Atheism in decline and will be defeated by faith, says Oxford professor

Discussion in 'General Baptist Discussions' started by Revmitchell, Apr 13, 2016.

  1. Revmitchell

    Revmitchell
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    Atheism is in decline and will be trumped by faith, the professor of science and religion at the University of Oxford has said.

    Professor Alister McGrath made his predictions during the annual Parchman Lectures at Baylor University's Truett Theological Seminary, theBaptist Standard reports. The academic, who has degrees in molecular biology, theology and intellectual history, spoke on "why faith makes sense: exploring the rationality of Christianity."

    McGrath said he was an atheist as a young man, but faith makes greater sense of reality and transcends reason, which is insufficient for understanding the world.

    "New Atheism ridicules the 'irrationality of faith,'" said McGrath, who has debated New Atheist icons such as Richard Dawkins and Christopher Hitchens. "But it's in decline, because it's stale, dull and incredible. It provides unsatisfactory answers to ultimate questions. People want to know more."

    http://www.christiantoday.com/artic...ated.by.faith.says.oxford.professor/71639.htm
     
  2. go2church

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    Have to go find the lectures online and listen.
     
  3. agedman

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    Until Christ returns and smears the landscape with the blood of the rebellious, there will always be those who will deny God's existence and insist that the divine is meaningless.
     
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  4. Earth Wind and Fire

    Earth Wind and Fire
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    I find it hard to believe....Its (atheism) getting bigger & bigger & bigger every day!
     
  5. Baptist Believer

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    I would like to believe this, but I'm unconvinced. Perhaps if I locate his lectures he may be able to convince me.

    Denial of God will be present all the until the Lord returns and brings justice to the earth - then it will be too late.

    I have nothing against Dr. McGrath - I have a high regard for him - but he seems to be missing the real issue. Atheism, for most of its adherents, is completely irrational. It is usually not the result of careful objective study, but of a prejudice born of dislike of authority or a desire that the world not be as it is.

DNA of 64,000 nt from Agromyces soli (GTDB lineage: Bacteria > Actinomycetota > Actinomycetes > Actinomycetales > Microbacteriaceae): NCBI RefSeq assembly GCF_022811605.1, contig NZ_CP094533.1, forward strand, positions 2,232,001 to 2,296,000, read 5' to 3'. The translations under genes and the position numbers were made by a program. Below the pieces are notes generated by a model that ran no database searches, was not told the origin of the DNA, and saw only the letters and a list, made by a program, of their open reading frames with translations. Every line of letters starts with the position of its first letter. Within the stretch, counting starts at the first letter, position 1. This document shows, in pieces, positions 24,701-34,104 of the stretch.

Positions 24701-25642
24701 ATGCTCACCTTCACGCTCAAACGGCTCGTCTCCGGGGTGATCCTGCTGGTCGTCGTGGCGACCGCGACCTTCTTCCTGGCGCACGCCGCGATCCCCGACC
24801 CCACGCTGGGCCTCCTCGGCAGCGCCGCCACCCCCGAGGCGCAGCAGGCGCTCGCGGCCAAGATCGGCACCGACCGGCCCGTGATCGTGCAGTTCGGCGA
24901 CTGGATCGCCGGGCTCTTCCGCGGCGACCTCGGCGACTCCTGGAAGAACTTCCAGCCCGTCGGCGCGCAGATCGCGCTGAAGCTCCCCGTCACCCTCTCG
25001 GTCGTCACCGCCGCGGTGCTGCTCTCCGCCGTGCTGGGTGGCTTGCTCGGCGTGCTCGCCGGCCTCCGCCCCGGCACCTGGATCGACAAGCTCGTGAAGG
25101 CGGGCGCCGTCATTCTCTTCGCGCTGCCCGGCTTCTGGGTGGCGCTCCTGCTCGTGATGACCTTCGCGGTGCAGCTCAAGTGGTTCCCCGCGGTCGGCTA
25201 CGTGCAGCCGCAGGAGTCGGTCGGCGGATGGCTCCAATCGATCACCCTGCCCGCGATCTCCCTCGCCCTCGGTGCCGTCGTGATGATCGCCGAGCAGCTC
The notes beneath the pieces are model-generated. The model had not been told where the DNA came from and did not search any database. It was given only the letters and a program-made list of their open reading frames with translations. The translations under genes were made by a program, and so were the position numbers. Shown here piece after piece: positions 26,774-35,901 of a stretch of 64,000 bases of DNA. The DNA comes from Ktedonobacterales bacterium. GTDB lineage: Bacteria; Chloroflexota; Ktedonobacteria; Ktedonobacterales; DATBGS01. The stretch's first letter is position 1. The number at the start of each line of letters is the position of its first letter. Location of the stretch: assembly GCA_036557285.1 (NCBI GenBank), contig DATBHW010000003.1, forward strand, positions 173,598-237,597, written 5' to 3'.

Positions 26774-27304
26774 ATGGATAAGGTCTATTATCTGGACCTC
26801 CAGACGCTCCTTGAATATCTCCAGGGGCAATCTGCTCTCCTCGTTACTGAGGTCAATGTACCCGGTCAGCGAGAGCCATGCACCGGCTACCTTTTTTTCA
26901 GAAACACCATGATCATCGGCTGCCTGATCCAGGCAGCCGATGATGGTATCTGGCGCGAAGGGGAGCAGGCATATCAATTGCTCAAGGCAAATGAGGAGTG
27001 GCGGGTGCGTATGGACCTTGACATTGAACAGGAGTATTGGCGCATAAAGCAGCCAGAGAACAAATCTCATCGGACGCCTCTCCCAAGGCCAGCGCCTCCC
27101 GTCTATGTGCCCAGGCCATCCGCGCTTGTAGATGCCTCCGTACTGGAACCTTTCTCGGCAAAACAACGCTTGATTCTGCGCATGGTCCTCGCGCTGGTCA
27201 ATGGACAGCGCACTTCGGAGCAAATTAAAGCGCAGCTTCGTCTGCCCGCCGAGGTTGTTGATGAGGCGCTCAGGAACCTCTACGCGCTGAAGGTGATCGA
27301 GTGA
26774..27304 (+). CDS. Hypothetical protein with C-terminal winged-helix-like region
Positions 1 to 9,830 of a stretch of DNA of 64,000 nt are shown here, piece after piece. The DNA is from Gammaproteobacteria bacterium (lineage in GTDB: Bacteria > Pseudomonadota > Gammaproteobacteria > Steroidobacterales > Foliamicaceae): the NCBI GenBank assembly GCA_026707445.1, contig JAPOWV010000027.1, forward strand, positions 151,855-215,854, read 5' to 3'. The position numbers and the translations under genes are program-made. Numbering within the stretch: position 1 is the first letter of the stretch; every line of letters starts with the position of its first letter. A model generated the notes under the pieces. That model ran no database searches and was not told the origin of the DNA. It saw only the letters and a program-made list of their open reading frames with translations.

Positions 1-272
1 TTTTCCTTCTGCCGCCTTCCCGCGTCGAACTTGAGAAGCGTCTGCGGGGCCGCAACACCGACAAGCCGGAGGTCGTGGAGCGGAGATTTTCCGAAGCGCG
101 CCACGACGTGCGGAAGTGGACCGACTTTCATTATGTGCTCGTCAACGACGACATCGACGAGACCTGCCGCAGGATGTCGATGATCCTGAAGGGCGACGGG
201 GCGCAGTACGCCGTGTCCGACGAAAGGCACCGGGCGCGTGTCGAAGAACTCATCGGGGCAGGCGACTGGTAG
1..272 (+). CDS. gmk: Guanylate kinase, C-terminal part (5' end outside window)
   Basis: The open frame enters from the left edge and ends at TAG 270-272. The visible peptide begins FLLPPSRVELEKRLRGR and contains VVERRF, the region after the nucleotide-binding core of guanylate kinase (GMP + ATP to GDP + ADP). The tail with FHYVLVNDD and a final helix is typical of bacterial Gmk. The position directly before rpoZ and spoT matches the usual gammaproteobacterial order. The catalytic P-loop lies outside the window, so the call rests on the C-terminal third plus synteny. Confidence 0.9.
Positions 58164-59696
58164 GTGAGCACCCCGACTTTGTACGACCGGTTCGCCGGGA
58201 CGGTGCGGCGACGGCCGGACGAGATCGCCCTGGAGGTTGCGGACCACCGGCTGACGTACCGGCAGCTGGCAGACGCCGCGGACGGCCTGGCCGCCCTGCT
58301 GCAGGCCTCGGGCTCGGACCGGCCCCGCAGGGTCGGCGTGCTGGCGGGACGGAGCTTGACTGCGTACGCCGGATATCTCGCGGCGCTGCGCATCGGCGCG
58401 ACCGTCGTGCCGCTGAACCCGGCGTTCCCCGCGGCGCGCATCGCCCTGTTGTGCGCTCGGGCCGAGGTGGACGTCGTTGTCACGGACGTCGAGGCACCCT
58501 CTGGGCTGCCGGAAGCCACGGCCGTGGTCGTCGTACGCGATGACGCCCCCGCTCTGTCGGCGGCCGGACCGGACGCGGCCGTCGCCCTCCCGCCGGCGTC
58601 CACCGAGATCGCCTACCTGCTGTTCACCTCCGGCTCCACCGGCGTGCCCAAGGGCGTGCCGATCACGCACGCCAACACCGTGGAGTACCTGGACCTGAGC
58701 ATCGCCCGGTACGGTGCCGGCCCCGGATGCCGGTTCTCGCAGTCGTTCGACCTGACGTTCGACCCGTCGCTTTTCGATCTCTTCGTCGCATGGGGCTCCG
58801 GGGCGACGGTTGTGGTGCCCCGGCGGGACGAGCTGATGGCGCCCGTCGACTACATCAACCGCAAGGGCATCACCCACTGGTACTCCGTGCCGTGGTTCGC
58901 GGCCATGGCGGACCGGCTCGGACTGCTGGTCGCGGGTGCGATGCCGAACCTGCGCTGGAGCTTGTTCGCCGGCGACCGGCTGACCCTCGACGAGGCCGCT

Many theists, even Christians, are quite irrational about their faith. While not ideal, it is not essential to be rational since knowing Jesus is not conditioned upon reason - although it is always good to be rational.

    As much as atheists talk about rationality, I find them to be quite uniformly irrational when it comes to issues of faith and God. It is darkly humorous to have atheists approach me to talk about faith, God and rationality, only to have them lose their temper and make rash declarations about how they "refuse to believe something like that." If I point out that their language has just revealed that their will is set against the things of God, they tend to lose all pretense of rationality. In 25 years of sincerely and carefully reasoning with atheists, I have never lost my temper. WIth athiests, the score is not nearly as good. About two thirds of the time, they get angry and shut down communication... for a while. Then they come back with a new argument and it starts again. The fact that they have to consistently formulate new arguments for the same old positions instead of considering what I might have to say is true is further evidence of their flight from God.

    In recent years, I have taken to ending conversations and dialogues that are going nowhere because I don't want to voluntarily be a part of the hardening process - where people harden their hearts against God. I will tell atheist friends and acquaintances that I will shut down a dialogue if they are not willing to admit even the possibility that God might exist and that they may not be in right relationship to Him even if they are on His Christmas card list. (Believing that Jesus existed is not enough.) I tell them that I would rather let them "win" the argument than for them to shut themselves apart from God's love. Strangely enough, that is a very effective strategy.
     
  6. Squire Robertsson

    Squire Robertsson
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    The OP sounds like a replay of pre-1914-18 thinking.
     
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  7. TCassidy

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    Yep. The supposed triumph of Post-Millennialism. Destroyed by the equally supposed "War to end all wars."

    "Those who cannot remember the past are condemned to repeat it." George Santayana.
     
  8. Squire Robertsson

    Squire Robertsson
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    I wasn't going to get all theological. But, you're correct. I see much of the same triumphalism today in various political movements.
     
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